Syrian Airstrikes Close Three Hospitals, 46 People Dead: Reports

The Syrian regime's latest offensive in Daraa
June 28, 2018 Updated: June 28, 2018    

Air strikes were reported across rebel-held areas in southern Syria on Wednesday, forcing three hospitals to shut down.

On Thursday, 46 people died, including children, in Daraa province, Syrian War Daily reported. The group said that the air strike was part of a barrage of missiles that were fired in the area.

Regime forces loyal to President Bashar al-Assad are trying to make a push to gain territory and a strategic border crossing with Jordan. The southern part was supposed to be protected under a ceasefire, or “de-escalation zone,” by Russia, Jordan, and the United States.

Amid the air strikes, aid organizations Red Cross and UNICEF called for more safeguards to prevent civilian deaths, The Telegraph reported.

“There are rockets, barrel bombs and Russian and Syrian air strikes hitting rebel areas of Daraa, particularly the Daraa al-Balad neighborhood,” said Syrian Observatory for Human Rights head Rami Abdel Rahman.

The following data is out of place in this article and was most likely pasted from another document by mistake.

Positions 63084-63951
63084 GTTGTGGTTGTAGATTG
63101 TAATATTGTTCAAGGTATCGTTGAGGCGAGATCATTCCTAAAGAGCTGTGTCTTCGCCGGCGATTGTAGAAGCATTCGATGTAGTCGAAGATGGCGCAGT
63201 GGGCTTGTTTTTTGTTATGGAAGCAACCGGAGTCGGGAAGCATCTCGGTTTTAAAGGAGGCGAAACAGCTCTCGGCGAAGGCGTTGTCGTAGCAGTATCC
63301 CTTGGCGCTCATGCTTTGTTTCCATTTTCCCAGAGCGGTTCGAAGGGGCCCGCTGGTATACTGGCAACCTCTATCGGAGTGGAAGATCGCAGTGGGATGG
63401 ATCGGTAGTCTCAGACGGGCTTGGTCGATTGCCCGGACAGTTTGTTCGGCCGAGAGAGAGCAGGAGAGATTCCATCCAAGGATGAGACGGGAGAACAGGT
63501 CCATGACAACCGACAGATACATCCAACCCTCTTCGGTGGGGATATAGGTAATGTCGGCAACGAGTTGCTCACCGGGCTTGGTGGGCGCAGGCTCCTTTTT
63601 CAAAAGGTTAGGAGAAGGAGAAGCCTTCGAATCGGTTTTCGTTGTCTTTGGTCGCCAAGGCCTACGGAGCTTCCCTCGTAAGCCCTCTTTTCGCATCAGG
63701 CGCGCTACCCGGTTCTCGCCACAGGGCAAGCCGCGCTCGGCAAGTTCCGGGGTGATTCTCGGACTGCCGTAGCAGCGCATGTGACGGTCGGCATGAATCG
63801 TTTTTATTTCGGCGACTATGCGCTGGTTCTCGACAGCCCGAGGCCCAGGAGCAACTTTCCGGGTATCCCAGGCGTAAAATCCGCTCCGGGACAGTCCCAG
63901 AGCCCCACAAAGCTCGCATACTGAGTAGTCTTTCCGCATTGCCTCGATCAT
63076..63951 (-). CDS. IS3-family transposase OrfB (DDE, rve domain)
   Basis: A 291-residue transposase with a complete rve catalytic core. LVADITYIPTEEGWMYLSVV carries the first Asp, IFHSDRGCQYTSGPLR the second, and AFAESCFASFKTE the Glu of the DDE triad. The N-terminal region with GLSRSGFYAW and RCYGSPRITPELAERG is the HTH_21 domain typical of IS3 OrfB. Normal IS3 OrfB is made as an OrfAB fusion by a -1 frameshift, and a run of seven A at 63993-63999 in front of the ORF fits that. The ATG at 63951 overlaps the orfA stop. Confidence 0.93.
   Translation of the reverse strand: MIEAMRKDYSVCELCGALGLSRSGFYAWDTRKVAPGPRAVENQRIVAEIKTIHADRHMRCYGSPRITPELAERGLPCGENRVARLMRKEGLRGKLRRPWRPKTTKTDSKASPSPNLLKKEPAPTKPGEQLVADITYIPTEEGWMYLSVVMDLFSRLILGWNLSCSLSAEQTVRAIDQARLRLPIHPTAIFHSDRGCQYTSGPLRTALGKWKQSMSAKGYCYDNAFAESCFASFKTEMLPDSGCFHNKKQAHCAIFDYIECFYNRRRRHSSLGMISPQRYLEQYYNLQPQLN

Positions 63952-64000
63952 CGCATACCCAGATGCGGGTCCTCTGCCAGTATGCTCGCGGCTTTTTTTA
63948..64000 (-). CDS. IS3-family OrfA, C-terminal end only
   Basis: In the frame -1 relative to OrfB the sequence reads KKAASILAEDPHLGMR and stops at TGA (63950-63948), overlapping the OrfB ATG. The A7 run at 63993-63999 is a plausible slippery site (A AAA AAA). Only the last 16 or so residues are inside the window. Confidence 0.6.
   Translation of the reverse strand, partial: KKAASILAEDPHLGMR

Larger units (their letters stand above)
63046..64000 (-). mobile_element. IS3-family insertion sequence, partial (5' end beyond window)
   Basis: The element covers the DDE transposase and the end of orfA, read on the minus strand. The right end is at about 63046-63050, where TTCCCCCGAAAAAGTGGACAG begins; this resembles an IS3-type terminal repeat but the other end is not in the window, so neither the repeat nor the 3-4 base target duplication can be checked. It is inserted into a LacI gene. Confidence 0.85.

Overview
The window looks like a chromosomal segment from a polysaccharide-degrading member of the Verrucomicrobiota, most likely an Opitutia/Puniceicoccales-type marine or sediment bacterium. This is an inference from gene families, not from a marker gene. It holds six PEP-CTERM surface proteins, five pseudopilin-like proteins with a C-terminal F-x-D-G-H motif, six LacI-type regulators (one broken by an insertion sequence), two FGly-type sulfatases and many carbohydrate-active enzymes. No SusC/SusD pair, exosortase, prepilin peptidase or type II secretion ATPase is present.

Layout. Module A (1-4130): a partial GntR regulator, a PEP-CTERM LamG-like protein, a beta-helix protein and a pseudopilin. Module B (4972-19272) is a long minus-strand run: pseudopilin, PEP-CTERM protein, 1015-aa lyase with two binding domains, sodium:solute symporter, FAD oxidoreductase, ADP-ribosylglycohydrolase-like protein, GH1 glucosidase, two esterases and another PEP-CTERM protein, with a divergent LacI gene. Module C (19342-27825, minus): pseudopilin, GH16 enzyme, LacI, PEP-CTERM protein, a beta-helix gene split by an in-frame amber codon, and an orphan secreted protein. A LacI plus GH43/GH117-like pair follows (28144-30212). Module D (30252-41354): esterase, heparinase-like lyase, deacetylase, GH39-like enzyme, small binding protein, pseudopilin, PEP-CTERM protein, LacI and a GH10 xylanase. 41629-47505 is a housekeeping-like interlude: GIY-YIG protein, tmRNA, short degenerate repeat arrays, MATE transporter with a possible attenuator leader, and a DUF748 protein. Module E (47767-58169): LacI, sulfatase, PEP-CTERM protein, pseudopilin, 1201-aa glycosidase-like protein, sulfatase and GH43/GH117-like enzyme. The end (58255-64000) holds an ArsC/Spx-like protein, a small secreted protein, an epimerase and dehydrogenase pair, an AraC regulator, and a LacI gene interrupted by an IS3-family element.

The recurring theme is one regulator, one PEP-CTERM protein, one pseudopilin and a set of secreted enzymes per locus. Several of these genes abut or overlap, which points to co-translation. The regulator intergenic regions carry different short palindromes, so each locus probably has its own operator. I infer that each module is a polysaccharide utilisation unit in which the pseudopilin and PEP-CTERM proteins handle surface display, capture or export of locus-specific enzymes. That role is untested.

The organization added that thousands of civilians have fled.

“Horror knows no limit in Syria, where children are yet again caught in the crossfire of the latest wave of violence in the southwest,” added Henrietta Fore, who is the executive director of UN children’s agency UNICEF. “The children of Syria have lived through unacceptable suffering. This cannot become the new normal.”

Meanwhile, the Syrian army battled rebels in an important town in southwest Syria on Thursday, a media unit run by its ally Hezbollah and a war monitor said, as intensifying air strikes killed dozens of people in the area, Reuters reported.

Vassily Nebenzia, Russia’s ambassador to the United Nations, indicated that Russia would no longer uphold the de-escalation zone, saying it was among the last strongholds of al Qaeda’s Syrian branch and ISIS, and the Syrian army has a “legitimate right” to fight “terrorists.”

“Every de-escalation zone that we established was not established for good,” Nebenzia told a news conference at the United Nations,” he said, according to Reuters. “I hope that all of the de-escalation zones will go into history and will have Syria territorially united under the control of the legitimate government. The de-escalation zone for those who are ready to uphold de-escalation still exists. But for those who resist any de-escalation, it doesn’t.”

 

Watch Next:

Before the year 2000, organ transplantation in China was a relatively niche medical treatment.